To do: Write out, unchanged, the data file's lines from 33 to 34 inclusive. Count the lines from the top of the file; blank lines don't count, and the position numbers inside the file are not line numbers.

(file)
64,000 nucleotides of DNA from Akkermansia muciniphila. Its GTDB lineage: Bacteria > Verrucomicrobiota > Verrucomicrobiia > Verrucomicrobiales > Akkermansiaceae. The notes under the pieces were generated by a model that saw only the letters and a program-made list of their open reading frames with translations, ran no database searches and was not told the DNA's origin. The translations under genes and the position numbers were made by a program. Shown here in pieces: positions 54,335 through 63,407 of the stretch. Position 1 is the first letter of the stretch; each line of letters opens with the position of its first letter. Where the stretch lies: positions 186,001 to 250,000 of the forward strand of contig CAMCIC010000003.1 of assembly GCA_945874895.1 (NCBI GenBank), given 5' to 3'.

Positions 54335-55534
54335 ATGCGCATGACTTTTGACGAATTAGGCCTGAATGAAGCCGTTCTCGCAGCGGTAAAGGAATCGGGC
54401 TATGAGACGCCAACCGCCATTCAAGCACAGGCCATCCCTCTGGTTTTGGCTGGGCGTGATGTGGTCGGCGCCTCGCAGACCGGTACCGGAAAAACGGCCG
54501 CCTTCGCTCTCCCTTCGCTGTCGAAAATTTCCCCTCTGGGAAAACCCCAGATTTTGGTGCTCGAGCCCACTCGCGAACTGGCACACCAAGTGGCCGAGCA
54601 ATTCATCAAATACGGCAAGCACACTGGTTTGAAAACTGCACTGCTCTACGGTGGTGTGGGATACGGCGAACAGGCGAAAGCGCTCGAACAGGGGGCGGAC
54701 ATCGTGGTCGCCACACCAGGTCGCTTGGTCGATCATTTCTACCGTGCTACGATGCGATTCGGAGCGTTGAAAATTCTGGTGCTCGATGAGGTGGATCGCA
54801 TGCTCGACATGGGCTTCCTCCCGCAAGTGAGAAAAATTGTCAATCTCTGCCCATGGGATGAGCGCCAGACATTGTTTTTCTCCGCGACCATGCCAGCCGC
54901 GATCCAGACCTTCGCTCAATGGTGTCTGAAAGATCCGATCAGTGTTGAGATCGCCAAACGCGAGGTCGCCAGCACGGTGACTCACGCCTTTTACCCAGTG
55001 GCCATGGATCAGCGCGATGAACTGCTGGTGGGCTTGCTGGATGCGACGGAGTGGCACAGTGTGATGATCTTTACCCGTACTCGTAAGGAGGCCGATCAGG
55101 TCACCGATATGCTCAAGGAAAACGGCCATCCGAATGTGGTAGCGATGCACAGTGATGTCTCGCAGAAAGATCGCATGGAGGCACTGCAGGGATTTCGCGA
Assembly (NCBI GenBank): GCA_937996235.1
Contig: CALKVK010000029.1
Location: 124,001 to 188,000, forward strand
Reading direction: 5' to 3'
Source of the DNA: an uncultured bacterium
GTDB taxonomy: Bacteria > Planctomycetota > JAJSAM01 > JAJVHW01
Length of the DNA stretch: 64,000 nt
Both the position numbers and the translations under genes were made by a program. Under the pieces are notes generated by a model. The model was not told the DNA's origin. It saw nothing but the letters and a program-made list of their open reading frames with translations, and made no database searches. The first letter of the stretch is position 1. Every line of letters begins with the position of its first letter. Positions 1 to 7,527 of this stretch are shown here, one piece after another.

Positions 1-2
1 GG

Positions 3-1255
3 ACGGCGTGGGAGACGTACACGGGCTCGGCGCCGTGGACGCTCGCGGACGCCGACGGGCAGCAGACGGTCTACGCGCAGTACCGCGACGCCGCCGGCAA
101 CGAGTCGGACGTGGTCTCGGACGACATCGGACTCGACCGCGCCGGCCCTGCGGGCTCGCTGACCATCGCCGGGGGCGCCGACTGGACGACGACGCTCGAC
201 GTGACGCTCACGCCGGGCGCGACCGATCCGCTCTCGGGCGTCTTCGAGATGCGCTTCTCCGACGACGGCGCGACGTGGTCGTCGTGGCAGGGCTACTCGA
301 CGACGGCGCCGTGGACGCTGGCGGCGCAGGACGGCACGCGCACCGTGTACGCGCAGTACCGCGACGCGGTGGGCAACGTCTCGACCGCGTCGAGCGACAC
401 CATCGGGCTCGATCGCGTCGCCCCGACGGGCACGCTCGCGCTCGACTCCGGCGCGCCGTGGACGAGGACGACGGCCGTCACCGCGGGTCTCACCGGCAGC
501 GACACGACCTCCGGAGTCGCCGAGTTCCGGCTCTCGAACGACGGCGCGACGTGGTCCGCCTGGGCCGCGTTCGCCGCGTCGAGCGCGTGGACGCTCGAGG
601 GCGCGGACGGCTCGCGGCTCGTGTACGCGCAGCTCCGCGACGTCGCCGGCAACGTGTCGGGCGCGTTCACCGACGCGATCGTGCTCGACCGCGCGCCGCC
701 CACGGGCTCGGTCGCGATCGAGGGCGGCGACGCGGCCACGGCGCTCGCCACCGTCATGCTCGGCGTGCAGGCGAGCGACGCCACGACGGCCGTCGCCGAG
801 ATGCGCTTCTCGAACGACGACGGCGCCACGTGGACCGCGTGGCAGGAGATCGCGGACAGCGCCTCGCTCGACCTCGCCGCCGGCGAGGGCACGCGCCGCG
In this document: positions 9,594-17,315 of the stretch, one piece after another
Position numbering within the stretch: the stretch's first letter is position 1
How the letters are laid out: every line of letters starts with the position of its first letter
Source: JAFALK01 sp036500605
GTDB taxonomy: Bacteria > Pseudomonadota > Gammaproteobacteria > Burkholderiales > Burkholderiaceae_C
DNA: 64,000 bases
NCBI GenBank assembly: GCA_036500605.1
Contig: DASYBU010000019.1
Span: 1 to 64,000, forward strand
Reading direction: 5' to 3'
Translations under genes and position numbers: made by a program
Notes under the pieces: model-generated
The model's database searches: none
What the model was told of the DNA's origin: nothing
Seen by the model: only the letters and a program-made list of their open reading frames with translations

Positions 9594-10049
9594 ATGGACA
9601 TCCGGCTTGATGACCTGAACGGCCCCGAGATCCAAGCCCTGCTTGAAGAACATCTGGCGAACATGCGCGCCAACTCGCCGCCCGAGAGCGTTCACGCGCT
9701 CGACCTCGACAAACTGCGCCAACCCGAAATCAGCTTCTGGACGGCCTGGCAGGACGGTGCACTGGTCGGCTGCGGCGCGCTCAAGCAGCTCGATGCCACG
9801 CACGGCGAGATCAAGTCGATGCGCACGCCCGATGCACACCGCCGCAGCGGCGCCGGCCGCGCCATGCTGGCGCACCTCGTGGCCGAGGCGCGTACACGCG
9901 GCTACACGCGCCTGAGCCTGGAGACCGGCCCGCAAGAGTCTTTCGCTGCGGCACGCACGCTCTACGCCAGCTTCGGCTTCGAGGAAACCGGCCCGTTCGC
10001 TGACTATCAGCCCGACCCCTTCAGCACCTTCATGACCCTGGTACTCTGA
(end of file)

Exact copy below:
Position numbering within the stretch: the stretch's first letter is position 1
How the letters are laid out: every line of letters starts with the position of its first letter